Global Warming
Since the Industrial Revolution, the global annual temperature has increased in total by a little more than 1 degree Celsius, or about 2 degrees Fahrenheit. Håkan Jansson/Alamy

The United Nations has time and again warned against the dangerous consequences of increasing global temperatures. The organisation now believes that "climate change is out of control."

This comes against the backdrop of the world seeing its warmest seven days to Wednesday on record, per a report in The Guardian. The world's average temperature hit a new high on Tuesday, reaching 17.18 degrees Celsius. The temperature remained at this record-high on Wednesday as well, per the data released by the US National Centres for Environmental Prediction (NCEP).

According to unofficial analyses by various organisations, the reading stood at its highest since the end of the 19th century. The record warm days are being attributed to climate change and El Niño weather events.

Experts and researchers believe that more such days will be recorded in the coming months as El Niño strengthens.

"If we persist in delaying key measures that are needed, I think we are moving into a catastrophic situation, as the last two records in temperature demonstrates," said UN Secretary General António Guterres.

According to the University of Maine's Climate Reanalyser, the daily average temperature was higher than any week in 44 years of record-keeping during the seven-day period ending Wednesday.

However, the US National Oceanic and Atmospheric Administration (NOAA) has not yet confirmed the analysis carried out by other organisations.

The UN had earlier warned that the likelihood of El Niño development this year could have a severe impact on several parts of the world. It said that El Niño could trigger more extreme weather and climate events across the world.

El Niño is the natural warming of parts of the Pacific Ocean that changes weather worldwide. It is associated with an increase in temperature globally. The hottest year in recorded history, 2016, was an El Niño year.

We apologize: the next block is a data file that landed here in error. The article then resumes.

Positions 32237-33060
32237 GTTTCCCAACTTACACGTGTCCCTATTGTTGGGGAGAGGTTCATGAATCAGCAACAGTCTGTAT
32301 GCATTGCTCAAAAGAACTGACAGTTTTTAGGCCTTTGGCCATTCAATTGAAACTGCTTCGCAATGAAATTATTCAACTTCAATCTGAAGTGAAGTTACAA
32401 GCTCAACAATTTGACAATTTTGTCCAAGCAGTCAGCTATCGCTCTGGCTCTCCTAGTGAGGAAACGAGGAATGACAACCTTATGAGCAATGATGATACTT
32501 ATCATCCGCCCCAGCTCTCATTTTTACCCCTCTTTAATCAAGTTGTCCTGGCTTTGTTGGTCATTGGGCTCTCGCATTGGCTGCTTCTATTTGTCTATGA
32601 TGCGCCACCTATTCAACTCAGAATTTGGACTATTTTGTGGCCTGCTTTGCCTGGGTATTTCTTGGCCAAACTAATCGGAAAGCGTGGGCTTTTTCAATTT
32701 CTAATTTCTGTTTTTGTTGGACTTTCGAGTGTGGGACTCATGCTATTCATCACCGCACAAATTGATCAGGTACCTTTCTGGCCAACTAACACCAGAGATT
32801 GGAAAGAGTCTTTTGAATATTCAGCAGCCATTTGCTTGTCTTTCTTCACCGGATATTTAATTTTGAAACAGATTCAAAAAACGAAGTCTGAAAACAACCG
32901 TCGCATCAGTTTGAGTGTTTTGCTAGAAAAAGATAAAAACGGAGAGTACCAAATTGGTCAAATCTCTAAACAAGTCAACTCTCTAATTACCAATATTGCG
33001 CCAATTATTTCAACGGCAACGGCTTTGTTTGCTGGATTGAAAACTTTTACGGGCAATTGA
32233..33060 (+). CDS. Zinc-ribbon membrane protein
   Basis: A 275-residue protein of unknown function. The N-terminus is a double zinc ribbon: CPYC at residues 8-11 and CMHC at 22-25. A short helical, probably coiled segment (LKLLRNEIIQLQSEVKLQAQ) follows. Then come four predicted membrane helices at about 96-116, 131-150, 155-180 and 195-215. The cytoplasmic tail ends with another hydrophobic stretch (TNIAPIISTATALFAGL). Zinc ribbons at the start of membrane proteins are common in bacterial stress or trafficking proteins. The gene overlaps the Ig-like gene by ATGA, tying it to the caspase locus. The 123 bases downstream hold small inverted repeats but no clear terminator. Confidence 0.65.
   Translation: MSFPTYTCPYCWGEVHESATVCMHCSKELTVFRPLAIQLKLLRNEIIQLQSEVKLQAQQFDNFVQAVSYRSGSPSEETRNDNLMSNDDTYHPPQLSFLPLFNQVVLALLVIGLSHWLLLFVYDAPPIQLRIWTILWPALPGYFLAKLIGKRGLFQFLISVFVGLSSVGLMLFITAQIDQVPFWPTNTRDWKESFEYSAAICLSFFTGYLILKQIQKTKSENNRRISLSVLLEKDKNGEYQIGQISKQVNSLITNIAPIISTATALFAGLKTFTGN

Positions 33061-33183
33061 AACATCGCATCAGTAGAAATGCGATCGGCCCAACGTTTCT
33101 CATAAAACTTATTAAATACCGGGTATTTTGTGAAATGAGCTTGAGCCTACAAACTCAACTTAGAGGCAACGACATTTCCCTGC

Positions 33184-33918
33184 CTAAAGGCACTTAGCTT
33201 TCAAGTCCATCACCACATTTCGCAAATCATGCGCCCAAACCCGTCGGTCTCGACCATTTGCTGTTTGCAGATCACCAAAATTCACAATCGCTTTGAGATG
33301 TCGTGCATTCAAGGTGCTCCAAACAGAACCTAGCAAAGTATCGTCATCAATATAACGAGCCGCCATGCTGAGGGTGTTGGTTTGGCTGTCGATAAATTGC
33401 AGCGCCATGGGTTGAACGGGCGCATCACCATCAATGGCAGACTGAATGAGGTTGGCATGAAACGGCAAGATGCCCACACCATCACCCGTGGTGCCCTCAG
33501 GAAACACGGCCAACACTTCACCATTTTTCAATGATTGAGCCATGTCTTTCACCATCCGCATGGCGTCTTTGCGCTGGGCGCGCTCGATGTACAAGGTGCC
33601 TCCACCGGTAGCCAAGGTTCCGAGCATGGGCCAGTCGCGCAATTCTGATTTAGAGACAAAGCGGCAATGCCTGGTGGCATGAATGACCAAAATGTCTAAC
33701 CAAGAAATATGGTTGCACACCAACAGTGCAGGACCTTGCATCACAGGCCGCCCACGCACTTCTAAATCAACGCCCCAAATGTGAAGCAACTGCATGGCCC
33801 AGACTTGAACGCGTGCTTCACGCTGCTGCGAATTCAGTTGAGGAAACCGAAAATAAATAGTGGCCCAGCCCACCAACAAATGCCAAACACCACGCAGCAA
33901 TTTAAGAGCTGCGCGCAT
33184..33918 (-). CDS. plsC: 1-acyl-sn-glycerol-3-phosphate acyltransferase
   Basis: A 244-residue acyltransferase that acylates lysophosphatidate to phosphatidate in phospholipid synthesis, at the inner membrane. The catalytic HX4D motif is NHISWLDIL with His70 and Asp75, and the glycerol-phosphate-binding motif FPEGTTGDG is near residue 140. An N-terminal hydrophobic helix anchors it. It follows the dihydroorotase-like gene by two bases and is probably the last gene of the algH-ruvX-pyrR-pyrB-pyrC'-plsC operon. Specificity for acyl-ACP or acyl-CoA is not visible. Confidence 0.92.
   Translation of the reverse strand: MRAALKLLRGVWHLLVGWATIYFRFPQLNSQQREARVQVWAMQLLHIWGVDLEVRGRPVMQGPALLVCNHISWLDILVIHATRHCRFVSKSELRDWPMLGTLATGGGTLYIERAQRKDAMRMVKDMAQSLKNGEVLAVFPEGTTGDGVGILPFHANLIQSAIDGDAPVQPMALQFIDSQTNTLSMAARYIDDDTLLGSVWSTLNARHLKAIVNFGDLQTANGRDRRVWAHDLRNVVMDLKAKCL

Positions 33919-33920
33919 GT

It is part of a larger phenomenon called the El Niño-Southern Oscillation (ENSO). El Niño is the "warm phase" of ENSO, while La Niña is its "cool phase," according to the National Geographic Society. It is typically concentrated in the central-east equatorial Pacific, and its effects peak during December. The UN experts fear that it could lead to a record spike in temperatures in some regions.

Episodes of El Niño typically last for nine to 12 months; however, sometimes they can last for years. It occurs every two to seven years. It not only affects global climate patterns significantly, but also the marine ecosystem.

The planet is already 1.2°C warmer than in pre-industrial times. In order to limit global warming to 1.5ºC, greenhouse gas emissions must peak before 2025 at the latest and decline by 43 percent by 2030.

A warming of 2°C is the official limit for the end of the century targeted in the Paris Agreement. It is said that Earth's average temperature will hit the 1.5ºC threshold around 2030, a decade earlier than projected.

The only way to limit global warming is to reduce carbon emissions and reliance on fossil fuels by adopting climate-friendly technologies.

The impact on the UK:

The country witnessed its hottest June on record this year, according to the British Meteorological Office. In a statement, the Met Office confirmed that the average mean temperature of 15.8 degrees Celsius in June was the highest in a series since 1884.

"It's officially the hottest June on record for the UK," the Met Office's Mark McCarthy told AFP. "What's striking is the persistent warmth for much of the month, with temperatures widely into the mid-20s Celsius for many and even into the low 30s at times," he added.

Last year was no better for Britain, the country almost turned into a microwave oven due to record-breaking heat. Social media platforms were flooded with pictures of molten roads and train signals. A few airports had to suspend flights after the excessive heat damaged part of the runway.

The UK's infrastructure is not designed to handle extreme heat. The roads and rail networks are not equipped to handle the heat experienced by countries with hotter climates. The heatwave also caused wildfires in several parts of the UK, including London, Kent, Cornwall, and Pembrokeshire.